There are only two things certain in life, death and taxes. While there’s not much you can do about taxes, death seems to be a more manageable affair for pioneering scientists in the field of aging, or senescence.

Ending Aging author Aubrey de Grey is perhaps the most well known scientist in the field of aging, his research and vision has helped bring a largely ignored and underfunded field of biology firmly into the scientific mainstream.

Some of the things one can learn from this book:

  • Why we grow old and how we might be able to stop it
  • There’s a plausible method to curing cancer for good, but there’s a catch
  • Why politics and morality might be the biggest roadblock to aging treatments

We’ve always thought of aging as an inseparable aspect of the human condition, but what if it doesn’t have to be that way?

In recent years, scientists have started to discover how aging works, and on an even more exciting note, how it might be possible to slow down the process or even halt it completely.

Aubrey de Grey is a leading scientist in the field and the implications of his research are far reaching. For instance, the anti-aging therapies he proposes could double our lifespan from roughly 80 years in the developed world to around 160 years. What’s more, there’s a 50-50 chance of reaching the point where people stop dying of old age, if the research gets the needed funding and regulation isn’t excessively tight.

So what causes aging? To start, it can’t be reduced to a single cause, it involves a combination of several mechanisms that come together and damage our bodies over the years, to the point where it can no longer cope and eventually dies.

Senescence take place at the smallest biological level: our cells. Mitochondria is the part of a cell responsible for producing energy, and one of its byproducts are free radicals. These are unstable and highly reactive molecules based on oxygen that cause a destructive chain reaction in the cells with which they interact, degrading their DNA over time.

One solution meant to limit the negative effects of free radicals is a gene therapy called allotopic expression. In essence, it involves creating a backup of the destroyed genes and replacing them when necessary.

Lipofuscin is another byproduct of cellular activity. Most, but not all, of this substance is usually recycled, but what’s left causes aging and various diseases such as arteriosclerosis, the buildup of plaque in the arteries. The cure? Introducing microbes into our body that live and feed on lipofuscin to survive.

These processes and others end up killing our cells, weakening our bodies and aging us. So it makes sense that if we want to reverse the process we should replace the dead cells with new ones. The most promising method however is also the most controversial since it involves using embryonic stem cells. These have the extraordinary capacity to generate new cells, any cells, and could be used to create new organs such a liver, heart or lung. But it’s a controversial solution since these stem cells are collected from human embryos, raising ethical and political questions that are hard to work around and slow down the pace of research.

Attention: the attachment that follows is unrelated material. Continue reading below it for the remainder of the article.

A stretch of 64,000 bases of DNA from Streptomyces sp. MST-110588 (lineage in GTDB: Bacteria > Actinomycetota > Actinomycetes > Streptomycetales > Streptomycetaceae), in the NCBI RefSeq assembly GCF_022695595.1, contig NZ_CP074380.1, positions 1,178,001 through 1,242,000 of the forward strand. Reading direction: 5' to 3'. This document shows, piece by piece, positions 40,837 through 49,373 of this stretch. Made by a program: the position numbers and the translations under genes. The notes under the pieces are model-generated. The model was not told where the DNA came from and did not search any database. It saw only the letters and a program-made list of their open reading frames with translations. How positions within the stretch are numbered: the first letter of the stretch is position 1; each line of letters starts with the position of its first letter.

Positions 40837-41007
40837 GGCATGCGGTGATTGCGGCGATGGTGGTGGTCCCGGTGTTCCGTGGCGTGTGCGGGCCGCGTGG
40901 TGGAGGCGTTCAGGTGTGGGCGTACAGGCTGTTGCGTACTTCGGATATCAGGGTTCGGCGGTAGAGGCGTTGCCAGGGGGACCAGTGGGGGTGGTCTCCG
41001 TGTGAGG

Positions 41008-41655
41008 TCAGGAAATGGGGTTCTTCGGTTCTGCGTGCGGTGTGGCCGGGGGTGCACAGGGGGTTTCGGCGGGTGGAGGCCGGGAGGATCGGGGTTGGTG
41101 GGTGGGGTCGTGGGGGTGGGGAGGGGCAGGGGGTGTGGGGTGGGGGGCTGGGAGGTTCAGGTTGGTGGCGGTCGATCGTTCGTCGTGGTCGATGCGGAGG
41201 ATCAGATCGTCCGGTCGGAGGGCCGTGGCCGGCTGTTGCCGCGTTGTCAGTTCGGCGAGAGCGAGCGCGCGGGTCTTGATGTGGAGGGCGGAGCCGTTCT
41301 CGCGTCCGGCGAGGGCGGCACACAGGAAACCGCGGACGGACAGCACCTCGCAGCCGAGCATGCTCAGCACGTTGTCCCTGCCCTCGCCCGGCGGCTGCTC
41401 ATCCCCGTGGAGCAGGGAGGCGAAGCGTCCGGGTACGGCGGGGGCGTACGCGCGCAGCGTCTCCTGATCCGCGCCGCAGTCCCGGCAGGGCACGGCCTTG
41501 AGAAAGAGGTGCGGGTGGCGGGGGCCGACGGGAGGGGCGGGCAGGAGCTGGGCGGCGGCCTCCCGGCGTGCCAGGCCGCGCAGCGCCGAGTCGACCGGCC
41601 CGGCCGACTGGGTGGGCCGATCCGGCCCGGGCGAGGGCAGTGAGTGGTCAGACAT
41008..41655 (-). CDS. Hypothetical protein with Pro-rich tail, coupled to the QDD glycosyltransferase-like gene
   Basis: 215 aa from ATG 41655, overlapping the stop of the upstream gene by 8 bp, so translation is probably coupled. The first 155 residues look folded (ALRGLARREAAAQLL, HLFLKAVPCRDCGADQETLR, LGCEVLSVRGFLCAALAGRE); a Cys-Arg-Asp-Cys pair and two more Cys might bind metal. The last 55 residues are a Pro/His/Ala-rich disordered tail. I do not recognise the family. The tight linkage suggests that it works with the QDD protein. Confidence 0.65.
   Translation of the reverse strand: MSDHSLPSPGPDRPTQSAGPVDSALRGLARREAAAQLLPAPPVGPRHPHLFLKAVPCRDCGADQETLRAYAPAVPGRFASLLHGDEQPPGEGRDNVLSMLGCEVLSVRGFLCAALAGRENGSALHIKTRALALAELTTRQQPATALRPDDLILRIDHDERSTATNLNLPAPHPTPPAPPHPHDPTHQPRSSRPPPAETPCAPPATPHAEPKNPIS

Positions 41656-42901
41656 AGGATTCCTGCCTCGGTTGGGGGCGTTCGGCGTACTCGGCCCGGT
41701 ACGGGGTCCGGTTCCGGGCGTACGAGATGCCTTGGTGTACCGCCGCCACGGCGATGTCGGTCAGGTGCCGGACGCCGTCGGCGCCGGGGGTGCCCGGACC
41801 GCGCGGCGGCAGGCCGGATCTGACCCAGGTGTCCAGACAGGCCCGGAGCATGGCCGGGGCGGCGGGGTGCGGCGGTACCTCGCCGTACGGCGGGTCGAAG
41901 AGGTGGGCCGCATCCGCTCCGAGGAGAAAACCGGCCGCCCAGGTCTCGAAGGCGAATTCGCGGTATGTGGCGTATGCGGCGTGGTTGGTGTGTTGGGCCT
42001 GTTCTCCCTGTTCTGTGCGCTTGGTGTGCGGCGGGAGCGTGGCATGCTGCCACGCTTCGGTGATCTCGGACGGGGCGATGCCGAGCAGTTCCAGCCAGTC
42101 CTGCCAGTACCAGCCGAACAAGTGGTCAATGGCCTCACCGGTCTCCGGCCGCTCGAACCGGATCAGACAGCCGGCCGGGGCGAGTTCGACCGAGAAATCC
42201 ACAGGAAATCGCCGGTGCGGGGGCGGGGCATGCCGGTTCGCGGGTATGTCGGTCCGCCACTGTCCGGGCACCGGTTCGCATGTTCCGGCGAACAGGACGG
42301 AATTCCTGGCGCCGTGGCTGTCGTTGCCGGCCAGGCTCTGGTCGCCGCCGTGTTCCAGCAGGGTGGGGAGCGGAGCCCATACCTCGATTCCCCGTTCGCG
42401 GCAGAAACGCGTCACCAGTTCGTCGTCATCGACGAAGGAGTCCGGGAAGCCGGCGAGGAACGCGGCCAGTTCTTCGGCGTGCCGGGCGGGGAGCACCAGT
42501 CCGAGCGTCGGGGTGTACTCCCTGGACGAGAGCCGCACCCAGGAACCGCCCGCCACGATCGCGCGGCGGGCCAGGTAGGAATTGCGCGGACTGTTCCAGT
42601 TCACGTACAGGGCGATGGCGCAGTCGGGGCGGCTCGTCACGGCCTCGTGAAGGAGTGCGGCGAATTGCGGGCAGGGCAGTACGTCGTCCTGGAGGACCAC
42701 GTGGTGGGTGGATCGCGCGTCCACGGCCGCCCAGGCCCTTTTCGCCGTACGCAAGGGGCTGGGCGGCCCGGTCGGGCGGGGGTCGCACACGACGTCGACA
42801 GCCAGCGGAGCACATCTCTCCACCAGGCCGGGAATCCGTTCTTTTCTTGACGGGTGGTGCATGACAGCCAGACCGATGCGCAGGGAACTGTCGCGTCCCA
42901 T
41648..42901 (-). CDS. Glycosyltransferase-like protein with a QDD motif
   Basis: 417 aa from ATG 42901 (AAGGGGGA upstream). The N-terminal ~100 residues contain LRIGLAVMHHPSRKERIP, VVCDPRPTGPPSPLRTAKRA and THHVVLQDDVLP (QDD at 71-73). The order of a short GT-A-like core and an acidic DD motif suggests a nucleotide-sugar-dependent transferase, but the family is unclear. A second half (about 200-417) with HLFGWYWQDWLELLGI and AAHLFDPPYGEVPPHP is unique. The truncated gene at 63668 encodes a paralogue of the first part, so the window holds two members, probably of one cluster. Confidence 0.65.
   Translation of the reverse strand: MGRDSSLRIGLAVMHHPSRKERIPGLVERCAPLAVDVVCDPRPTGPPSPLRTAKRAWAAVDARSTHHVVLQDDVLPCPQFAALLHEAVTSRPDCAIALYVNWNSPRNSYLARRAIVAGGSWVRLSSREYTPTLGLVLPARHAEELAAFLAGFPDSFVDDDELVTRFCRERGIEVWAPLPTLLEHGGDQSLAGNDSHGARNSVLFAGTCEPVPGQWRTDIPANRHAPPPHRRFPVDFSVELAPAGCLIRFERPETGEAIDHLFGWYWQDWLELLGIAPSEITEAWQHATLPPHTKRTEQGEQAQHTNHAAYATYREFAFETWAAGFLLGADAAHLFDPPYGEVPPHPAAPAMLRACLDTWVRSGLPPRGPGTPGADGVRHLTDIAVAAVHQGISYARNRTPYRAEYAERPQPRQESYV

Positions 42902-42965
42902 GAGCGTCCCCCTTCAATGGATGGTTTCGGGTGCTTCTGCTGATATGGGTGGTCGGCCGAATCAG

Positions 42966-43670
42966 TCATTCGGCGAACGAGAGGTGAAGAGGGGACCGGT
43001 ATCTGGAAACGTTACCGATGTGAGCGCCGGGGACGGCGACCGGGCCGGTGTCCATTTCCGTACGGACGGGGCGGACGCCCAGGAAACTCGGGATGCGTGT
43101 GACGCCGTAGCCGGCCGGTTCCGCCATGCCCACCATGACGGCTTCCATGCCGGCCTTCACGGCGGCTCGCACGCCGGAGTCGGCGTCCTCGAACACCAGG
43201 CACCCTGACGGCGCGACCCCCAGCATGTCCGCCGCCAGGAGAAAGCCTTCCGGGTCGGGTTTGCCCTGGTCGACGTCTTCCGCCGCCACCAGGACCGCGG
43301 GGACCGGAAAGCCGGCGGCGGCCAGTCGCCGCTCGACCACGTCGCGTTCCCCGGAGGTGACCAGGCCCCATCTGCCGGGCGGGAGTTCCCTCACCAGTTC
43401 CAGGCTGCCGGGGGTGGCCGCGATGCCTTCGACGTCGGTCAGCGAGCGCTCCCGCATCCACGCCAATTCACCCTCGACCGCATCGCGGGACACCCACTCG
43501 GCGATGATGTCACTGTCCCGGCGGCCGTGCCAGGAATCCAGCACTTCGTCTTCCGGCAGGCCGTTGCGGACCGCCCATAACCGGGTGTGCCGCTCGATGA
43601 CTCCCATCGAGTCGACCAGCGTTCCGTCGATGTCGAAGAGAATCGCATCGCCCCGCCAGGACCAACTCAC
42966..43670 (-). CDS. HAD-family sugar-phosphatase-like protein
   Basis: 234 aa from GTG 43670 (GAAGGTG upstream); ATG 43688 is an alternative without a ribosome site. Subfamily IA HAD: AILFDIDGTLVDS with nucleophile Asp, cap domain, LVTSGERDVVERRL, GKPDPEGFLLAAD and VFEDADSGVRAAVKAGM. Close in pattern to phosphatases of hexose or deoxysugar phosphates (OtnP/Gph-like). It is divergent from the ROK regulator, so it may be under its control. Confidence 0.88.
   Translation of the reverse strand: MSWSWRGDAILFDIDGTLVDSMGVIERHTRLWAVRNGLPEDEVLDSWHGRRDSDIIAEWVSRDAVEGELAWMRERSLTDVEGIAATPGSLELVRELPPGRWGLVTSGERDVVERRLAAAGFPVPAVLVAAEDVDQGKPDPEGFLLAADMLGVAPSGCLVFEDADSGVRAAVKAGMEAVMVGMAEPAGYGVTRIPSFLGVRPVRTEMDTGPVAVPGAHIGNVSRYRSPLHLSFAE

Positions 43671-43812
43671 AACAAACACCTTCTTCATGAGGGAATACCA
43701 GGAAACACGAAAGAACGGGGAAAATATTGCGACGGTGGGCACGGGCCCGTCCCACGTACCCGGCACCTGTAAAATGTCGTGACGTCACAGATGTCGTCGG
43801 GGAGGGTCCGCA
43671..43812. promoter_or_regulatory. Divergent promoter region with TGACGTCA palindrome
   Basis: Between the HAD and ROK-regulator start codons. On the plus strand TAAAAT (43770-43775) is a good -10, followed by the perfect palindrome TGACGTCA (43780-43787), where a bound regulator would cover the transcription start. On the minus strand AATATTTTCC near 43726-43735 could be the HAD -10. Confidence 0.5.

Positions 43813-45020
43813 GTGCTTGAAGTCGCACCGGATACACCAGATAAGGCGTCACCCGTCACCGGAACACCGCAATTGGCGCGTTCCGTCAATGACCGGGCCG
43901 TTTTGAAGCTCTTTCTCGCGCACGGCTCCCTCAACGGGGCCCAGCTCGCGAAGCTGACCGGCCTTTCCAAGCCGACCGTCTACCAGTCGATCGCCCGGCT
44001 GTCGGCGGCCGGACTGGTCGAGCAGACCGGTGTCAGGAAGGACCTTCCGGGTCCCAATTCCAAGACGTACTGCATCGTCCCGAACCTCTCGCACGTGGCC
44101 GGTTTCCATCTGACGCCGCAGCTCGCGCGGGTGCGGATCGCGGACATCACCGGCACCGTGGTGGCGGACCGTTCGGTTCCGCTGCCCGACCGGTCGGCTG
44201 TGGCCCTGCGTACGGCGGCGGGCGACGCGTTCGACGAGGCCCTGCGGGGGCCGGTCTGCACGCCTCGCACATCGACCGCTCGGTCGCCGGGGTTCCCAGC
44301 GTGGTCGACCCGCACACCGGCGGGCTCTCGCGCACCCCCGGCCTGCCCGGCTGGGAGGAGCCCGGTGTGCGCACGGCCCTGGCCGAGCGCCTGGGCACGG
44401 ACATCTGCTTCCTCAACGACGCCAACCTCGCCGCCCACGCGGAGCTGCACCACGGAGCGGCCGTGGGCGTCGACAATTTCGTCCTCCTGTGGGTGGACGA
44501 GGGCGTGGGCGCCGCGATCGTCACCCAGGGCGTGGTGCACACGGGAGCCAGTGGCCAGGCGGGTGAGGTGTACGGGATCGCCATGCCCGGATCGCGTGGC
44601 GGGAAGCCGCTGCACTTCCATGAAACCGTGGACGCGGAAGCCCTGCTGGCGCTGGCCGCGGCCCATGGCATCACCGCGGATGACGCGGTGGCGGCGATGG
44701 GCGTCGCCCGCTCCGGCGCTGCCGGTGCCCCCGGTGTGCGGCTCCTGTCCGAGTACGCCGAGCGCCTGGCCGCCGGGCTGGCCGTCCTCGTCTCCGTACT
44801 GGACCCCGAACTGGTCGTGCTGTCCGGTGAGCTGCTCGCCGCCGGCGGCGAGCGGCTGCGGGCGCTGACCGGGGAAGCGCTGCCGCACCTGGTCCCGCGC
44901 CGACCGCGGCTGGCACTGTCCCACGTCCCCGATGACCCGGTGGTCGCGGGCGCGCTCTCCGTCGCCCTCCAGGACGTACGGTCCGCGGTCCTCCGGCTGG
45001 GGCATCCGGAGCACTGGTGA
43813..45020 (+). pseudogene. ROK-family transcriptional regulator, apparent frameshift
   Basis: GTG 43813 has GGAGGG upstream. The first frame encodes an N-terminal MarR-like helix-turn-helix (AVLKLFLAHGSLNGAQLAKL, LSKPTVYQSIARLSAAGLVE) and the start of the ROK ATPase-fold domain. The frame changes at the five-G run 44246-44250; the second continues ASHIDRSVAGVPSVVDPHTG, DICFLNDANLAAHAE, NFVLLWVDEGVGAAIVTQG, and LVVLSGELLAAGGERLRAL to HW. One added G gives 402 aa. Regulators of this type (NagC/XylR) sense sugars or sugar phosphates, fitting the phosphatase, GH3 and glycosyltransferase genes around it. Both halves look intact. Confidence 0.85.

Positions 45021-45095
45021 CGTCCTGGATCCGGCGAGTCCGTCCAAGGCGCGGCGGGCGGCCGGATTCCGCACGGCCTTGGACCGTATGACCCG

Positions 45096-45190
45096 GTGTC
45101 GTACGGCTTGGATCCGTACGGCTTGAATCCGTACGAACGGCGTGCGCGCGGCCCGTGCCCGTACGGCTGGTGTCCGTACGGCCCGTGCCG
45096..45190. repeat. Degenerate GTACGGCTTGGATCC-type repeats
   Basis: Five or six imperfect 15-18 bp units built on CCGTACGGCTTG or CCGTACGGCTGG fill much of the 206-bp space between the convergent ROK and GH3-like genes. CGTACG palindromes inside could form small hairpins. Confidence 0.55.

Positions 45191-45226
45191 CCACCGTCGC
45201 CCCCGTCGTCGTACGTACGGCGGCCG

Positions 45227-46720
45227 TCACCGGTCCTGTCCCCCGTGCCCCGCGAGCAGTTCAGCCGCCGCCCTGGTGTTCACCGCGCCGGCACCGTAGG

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One of the most exciting findings of recent time is that of telomeres and telomerase. Telomeres are caps found on the extremities of our chromosomes that enable cells to divide, but with each cellular multiplication they get shorter and shorter, until the cells stop replicating. There are two opposite proposed methods that might be used into prolonging life by manipulating telomeres and telomerase.

  • The first method might just cure cancer completely. Cancerous cells are dangerous because they are difficult to kill and do not stop replicating, and with each multiplication they spread throughout the body. But by deactivating the telomerase gene, cancerous cells couldn’t replicate anymore and die off. The downside is that all other cells in your body would also stop replicating as well. The workaround? Replace them by introducing embryonic stem cells.
  • The second method would increase the potency of the telomerase gene, thus prolonging cell replication and life expectancy. The catch? Cancerous cells benefit as well and become even harder to treat.

The last cellular aging mechanism in the list is a complex chemical process which bings sugars and other substances to proteins, creating advanced glycation endproducts (AGE for short). AGE’s accumulate in your cells, reducing their functionality, leading to disease and early death. Preventing the buildup of AGE’s isn’t possible, but we might be able to clear them out of the body in the future if we can get current treatments to produce fewer negative side effects.

The scientific solutions proposed in “Ending Aging” are still in the research phase with many years left to perfect before reaching viability. Adding to the difficulty of the science is the excessive caution and over regulation. In 1999 for instance, a teenager died of anaphylactic shock during gene therapy treatment, and subsequently all such trials and research were frozen for a one year period. These efforts are counterproductive in the long run, by delaying entry into the market more lives that could otherwise be saved are lost.


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